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My trip from Cedar Falls to San Francisco was uneventful. My son Alex met me at the airport and I spent the night with him. We stopped by Google and I signed the non-disclosure so not much to say. We drove up to my hotel/motel in Colma. Then we took BART into the city. By the time I decided to attend OpenWorld, the hotels downtown were full. ... Well I get to experience a commute.

I registered Saturday afternoon and today came straight to Moscone North and the press room. This is a "huge" event. In about 48 real-time hours, DBAs, IT staff of various sorts, CIOs, and some non-IT managers will have the opportunity to attend more than 1600 sessions, 350 live demos and various social events.

I'm already feeling the information overload. My plan is to attend sessions at the "vision" level primarily and attend a few Hyperion sessions. Later today I plan to spend 4-6pm on the vendor show floor (100s of vendors), listen to Larry Ellison and Safra Catz in an opening keynote and then attend the welcome reception in the Howard Street and Yerba Buena Tents.

Oracle claims that it is dedicated to helping "harness the power of information." From my vantage point Oracle is generating too much information at OpenWorld. My goal is to see how the diverse Oracle applications come together to improve business decision making. Also, I am curious to find out where Oracle executives are headed in terms of innovative decision support.

As part of my "vision" approach to OpenWorld, I'm looking forward to hearing keynotes by Mark Hurd, CEO HP, and Paul Otellini, CEO of Intel. I met Hurd a few times back when he was leading NCR Teradata. Both Hurd and Otellini are shaping the possibilities for computerized decision support and I am curious about how explicit they will be on mobile platforms and real-time decision support.

Well in addition to Oracle, the other major sponsors of OpenWorld include AMD, Intel, Dell, Hp, Sun, NetApp and EMC.


Posted November 11, 2007 1:15 PM
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This past week I was in a videoconference and I had various meetings in Second Life. Given I try to blog at least weekly, I thought I would comment on the pluses and minuses of each technology.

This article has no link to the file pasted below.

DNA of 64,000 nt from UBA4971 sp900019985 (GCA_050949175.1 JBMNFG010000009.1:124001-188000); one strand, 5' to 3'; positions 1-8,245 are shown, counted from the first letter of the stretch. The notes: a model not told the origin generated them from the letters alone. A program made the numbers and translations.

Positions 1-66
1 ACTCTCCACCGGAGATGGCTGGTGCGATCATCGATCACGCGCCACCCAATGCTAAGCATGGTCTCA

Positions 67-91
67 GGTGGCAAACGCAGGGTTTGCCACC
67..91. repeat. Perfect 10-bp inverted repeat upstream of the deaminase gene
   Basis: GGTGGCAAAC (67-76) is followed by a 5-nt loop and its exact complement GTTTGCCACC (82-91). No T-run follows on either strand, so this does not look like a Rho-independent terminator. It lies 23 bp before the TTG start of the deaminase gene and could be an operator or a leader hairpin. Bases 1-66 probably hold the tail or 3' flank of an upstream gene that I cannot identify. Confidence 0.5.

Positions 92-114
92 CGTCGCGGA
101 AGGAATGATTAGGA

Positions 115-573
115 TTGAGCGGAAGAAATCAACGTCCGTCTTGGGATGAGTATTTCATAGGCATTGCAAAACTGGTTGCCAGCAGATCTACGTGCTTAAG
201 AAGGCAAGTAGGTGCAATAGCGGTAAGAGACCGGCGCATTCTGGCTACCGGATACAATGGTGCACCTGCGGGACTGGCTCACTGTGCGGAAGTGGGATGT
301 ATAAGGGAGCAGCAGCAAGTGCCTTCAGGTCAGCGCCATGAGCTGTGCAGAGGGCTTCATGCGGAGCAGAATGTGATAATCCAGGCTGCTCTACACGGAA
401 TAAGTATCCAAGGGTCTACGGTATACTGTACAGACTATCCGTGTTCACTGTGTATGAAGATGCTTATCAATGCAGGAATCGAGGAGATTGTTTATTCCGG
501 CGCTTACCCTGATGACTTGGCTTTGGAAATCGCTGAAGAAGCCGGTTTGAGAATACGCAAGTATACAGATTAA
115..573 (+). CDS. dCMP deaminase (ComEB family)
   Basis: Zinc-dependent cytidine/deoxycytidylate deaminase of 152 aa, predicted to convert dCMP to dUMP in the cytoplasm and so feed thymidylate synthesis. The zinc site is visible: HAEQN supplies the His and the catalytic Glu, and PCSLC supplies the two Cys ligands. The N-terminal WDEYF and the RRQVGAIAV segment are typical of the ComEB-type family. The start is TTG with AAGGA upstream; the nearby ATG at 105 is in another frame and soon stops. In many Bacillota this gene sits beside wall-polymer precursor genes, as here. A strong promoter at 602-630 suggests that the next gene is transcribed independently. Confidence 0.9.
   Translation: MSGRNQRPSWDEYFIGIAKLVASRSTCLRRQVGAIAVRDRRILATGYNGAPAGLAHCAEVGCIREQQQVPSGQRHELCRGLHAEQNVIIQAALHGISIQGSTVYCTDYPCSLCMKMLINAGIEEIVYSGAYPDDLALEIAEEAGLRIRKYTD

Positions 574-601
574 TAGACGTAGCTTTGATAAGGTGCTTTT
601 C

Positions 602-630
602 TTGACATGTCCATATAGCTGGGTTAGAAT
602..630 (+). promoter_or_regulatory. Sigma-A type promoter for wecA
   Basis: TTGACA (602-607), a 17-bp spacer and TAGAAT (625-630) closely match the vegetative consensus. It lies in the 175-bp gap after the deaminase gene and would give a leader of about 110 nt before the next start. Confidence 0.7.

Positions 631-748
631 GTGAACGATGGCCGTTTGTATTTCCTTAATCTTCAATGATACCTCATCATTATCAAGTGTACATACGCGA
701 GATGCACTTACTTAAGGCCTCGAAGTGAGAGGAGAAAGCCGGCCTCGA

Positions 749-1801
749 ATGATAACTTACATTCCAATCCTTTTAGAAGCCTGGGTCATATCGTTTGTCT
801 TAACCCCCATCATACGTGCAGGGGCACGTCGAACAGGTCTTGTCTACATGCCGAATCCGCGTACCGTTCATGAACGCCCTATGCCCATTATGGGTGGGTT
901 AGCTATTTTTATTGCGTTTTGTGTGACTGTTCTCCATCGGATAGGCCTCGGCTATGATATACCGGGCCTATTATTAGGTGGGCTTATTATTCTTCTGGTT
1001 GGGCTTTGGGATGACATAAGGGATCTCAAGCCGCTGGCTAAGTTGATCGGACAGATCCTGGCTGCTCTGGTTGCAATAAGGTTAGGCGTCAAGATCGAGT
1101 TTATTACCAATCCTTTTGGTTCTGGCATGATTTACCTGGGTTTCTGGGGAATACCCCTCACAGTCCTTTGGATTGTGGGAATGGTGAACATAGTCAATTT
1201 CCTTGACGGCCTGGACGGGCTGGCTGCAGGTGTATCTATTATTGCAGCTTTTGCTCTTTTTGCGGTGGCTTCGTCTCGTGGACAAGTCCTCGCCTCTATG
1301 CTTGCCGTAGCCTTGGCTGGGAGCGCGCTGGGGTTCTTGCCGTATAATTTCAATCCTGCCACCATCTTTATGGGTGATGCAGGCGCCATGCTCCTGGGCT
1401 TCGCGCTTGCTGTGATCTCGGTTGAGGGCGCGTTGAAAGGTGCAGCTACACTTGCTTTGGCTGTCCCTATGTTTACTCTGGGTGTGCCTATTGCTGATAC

Approximately once a month, 5 or 6 colleagues and I use Marratech for a Midwest Association for Information Systems (mwais.org) board meeting. We have been meeting regularly since January 30, 2006.

The current Treasurer of MWAIS, Chelley Vician, Associate Professor of Management Information Systems at Michigan Technological University (http://www.mtu.edu) in Houghton, Michigan, arranged for us to use the Michigan Tech Marratech® server.

The Marratech website (marratech.com) describes the technology scenario. "Imagine holding meetings and video conferencing on the web, face-to-face, whenever you want. To talk, see each other and share applications and documents without being in the same room, the same building, or even the same country - that's exactly what Marratech® will do for you."

To participate in the video conferences I purchased a Logitech QuickCam IM with a headset for approximately USD$35 at Wal-Mart. The camera has a flexible clip so I could mount it easily on the top of my flat panel display. Installation was easy. I also downloaded and installed the free Marratech client software. Chelley sent me some directions and a web link. I signed on about a half hour prior to the first meeting and Chelley helped familiarize me with the operation of the talk button and the whiteboard.

I have been using Second Life (secondlife.com) for small and large group meetings since May 2007. SL materials note "Say good-bye to conference calls and say hello to real-time 3-D collaboration. The Second Life Grid allows for projects as limitless as the imagination."

Well I like using both technologies. Each has a role to play in decision support. It is great to see moving images of the people you are talking with and have access to the whiteboard using Marratech. In some ways the videoconference is more task oriented and more ordinary. Using Second Life adds an imaginative dimension and the meetings are somehow more creative.

The MWAIS Executive Board has held one meeting in Second Life and more than 20 video conferences. It will be interesting to see how much and for what purposes we choose to use Second Life rather than a video conference.

Midwest Association for Information Systems (MWAIS) is sponsoring a workshop in Second Life with the theme "Beyond first life: e-Learning in Second Life" on Saturday, November 17, 2007:

Panelists: Blake Ives, Brian Mennecke, Benn Konsynski, and Tony Adams
Moderator: Dan Power
Audience: Faculty and Ph.D. students (and other interested parties!)
Organized by: Simha R. Magal

Reference

Power, D., "How does the use of a Communications-Driven DSS impact a
decision-making meeting?" DSS News, Vol. 7, No. 4, February 12, 2006.


Posted November 4, 2007 8:07 AM